Image from "The Witch", courtesy of IFI

Wednesday, 9 March – “Pathfinder”, Talbot Gallery & Studios

Andrew Carson’s installation at Talbot Gallery presents his take on communication. The Nabta Playa area in Egypt’s western desert is home to numerous archaeological sites, including what are thought to be the world’s earliest archaeoastronomical devices: alignments of stone meant for observing the stars. “Pathfinder” uses this potential communal stargazing as a platform to explore interpersonal connections and communication through ritual. Carson won Foundation14’s Critic’s Choice Award, which came with this solo show and financial support for it; the show is also supported by Fingal County Council Arts Office. Facebook event here.

Thursday, 10 March – Knights of the Borrowed Dark Book Launch, 19:00, Smock Alley Theatre

Knights of the Borrowed Dark is the fantastical first installment to Dave Rudden’s three-part series. Orphan Denizen Hardwick finds himself thrust from his life at Crosscaper Orphanage by the promise of a long-lost aunt, but loses his way, and must decide whether to use his connection to a mysterious order of knights to fend off monstrous forces. Rudden has already won high praise for the first part of his trilogy, published by Penguin. It will be launched by Rick O’Shea. Facebook event here.

Friday, 11 March – Sim Simma x Sunday Times: Colm K, 22:00, €5/10, Wigwam

Cork DJ Colm K has been invited up to Dublin for this Friday’s Sim Simma. His sets feature some beautifully curated eclectic vinyl, and he’s got numerous residencies to his name. Part of the RBMA in 2004, he’s also released on Brooklyn label Bastard Jazz, and worked with TR-One, Choice Cuts and Hypnotic Brass Ensemble. Facebook event here, tickets here.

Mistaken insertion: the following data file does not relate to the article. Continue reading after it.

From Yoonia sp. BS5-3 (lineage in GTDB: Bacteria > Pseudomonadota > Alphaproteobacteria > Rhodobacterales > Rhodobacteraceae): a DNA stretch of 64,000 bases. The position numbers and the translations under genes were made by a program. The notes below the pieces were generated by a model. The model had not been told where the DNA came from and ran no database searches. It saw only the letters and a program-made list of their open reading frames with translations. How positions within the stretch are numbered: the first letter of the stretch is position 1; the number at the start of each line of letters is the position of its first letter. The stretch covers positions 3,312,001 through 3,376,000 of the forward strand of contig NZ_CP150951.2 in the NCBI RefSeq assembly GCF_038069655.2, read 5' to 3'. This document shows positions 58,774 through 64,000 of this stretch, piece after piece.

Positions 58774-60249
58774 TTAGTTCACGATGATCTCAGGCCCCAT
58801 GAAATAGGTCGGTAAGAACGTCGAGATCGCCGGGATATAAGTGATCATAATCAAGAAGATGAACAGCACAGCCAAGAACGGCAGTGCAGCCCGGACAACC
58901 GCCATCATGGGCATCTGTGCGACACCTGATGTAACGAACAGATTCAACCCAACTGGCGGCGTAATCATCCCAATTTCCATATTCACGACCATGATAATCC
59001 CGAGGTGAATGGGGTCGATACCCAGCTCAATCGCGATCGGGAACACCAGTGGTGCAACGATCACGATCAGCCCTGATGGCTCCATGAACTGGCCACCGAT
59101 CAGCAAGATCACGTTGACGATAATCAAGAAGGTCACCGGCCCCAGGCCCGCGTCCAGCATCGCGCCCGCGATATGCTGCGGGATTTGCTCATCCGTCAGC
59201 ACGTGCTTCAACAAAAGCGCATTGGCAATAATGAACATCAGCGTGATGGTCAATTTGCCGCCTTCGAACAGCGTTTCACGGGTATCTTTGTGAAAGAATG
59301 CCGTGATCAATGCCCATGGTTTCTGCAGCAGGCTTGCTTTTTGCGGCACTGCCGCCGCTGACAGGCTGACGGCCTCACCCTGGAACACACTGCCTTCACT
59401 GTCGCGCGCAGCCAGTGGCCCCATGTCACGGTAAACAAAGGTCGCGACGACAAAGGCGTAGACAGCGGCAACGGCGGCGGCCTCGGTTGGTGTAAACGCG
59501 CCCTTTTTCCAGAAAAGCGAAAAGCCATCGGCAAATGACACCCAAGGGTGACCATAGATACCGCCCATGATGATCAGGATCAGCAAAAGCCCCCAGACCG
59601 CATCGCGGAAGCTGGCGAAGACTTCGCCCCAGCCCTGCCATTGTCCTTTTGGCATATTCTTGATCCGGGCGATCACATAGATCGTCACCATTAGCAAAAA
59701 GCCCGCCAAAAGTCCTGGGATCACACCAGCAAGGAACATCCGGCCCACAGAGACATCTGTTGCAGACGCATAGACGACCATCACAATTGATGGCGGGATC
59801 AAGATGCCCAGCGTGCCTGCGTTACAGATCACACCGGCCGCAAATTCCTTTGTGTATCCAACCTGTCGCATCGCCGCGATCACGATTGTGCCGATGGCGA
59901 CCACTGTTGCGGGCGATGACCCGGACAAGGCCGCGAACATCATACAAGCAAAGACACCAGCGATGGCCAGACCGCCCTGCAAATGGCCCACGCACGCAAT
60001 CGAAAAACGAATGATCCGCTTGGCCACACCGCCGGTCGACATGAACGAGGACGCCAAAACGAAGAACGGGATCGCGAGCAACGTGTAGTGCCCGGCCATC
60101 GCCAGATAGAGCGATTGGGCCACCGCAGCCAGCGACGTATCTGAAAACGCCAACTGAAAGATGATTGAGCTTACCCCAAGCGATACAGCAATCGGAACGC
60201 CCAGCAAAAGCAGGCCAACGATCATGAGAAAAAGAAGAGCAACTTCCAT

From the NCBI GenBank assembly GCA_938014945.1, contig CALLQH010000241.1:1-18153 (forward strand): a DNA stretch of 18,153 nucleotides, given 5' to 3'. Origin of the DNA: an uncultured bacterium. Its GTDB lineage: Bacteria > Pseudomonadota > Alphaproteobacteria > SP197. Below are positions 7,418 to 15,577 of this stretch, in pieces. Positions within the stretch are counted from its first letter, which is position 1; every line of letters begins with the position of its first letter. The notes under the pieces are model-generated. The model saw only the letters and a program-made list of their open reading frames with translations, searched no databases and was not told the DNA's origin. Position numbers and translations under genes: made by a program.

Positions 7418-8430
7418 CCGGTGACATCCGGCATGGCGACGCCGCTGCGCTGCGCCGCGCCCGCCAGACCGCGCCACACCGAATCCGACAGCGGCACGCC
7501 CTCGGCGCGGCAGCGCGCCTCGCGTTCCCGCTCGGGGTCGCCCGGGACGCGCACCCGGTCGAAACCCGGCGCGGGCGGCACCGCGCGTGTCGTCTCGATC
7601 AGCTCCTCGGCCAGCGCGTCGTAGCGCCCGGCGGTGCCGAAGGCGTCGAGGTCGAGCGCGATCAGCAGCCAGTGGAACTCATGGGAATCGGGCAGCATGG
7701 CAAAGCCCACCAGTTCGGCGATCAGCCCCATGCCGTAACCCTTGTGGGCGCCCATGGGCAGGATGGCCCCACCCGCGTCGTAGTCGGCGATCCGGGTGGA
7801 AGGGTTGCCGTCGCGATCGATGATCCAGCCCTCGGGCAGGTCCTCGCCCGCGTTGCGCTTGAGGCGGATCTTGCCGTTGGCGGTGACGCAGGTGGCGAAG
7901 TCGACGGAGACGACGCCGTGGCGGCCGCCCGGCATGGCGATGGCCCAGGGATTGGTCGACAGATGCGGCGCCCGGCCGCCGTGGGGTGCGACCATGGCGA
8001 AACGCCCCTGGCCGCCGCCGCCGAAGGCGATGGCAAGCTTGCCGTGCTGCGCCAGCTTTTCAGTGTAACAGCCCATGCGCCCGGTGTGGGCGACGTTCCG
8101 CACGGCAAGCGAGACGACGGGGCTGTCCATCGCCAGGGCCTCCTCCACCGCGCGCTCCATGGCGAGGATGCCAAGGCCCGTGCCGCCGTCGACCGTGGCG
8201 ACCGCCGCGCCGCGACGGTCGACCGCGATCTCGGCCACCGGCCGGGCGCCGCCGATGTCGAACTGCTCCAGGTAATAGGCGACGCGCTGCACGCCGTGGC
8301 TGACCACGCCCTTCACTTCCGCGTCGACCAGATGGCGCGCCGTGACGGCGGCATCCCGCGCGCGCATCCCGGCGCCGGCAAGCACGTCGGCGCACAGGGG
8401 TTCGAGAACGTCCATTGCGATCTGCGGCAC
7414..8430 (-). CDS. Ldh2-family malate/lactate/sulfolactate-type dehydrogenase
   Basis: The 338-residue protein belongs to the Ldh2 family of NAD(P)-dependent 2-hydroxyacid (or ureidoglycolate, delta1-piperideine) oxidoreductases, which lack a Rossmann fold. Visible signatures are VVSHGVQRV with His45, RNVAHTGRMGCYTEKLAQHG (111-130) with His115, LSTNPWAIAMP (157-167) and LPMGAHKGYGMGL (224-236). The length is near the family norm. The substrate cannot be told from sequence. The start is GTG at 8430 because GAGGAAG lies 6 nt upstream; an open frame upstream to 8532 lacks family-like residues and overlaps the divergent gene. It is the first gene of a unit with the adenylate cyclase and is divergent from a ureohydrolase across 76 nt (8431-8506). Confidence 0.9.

Saturday, 12 March – The Flex / Obstruct / Strong Boys / New Gods, 20:00, €8, BYOB, Tenterhooks

The Tenterhooks space is playing host to hardcore Leeds group The Flex. In its first iteration composed of members from Closure, Anguish and Broken Teeth, they traded instruments to get back to the frenetic vibes that propelled hardcore in its beginnings. They’re joined by Yorkshire straight-edge-rs Obstruct, with gay hardcore punkers Strong Boys and snotty garage from New Gods. Bring your own booze, but don’t be a prat. Facebook event here.

Sunday, 13 March – Ricardo Jacinto & Tristan Clutterbuck & Aonghus McEvoy, 19:30, €7, Jigsaw

Cellist Ricardo Jacinto divides his time between Belfast and Lisbon, and improvises alongside artists such as C Spencer Yeh , Manuel Mota, Ernesto Rodrigues and Simon Rose. The night will mix noise and drone with live electronics and guitar from Gavin Prior and Tuula Voutilainen, and the results of improvisational programming from Tristan Clutterbuck. Facebook event here.

Monday, 14 March – Asking for It Book Club, 18:30, €15/€18/€20, Button Factory

Opsh are hosting an open panel discussion on consent, using some of the issues raised by Louise O’Neill in her bestselling novel Asking for It. Louise is joined on the panel by blogger Rosie Connolly, journalist and blogger Louise Bruton and senior features editor Jeanne Sutton. Aideen Finnegan of 98FM will host the discussion, which will explore how we deal with issues around consent and objectification in the digital age. Facebook event here, tickets here.

Tuesday, 15 March – The Witch, 17:30, €9, IFI

In seventeenth-century New England, a family of settlers are forced outside of their community, driven into isolation and, inevitably, gripped by religious hysteria, when their youngest child, cared for by their teenage daughter, mysteriously disappears. It looks to be a thoughtful addition to the substantial body of rural horror, exploring fears around female power and sexuality, and the ideological structures with which that feminine power could be controlled. The real horror, as with some of the best in the genre, is rooted in the domestic space. Robert Eggers speaks of the film as highly influenced by his own childhood memories and fears. His painstakingly detailed recreation of Puritan New England is the result of four years spent perfecting the costume and script, consulting agricultural experts and researching Puritan prayer manuals.

Zoë Jellicoe is co-founder of the Made It series. She tweets @geneva__diva

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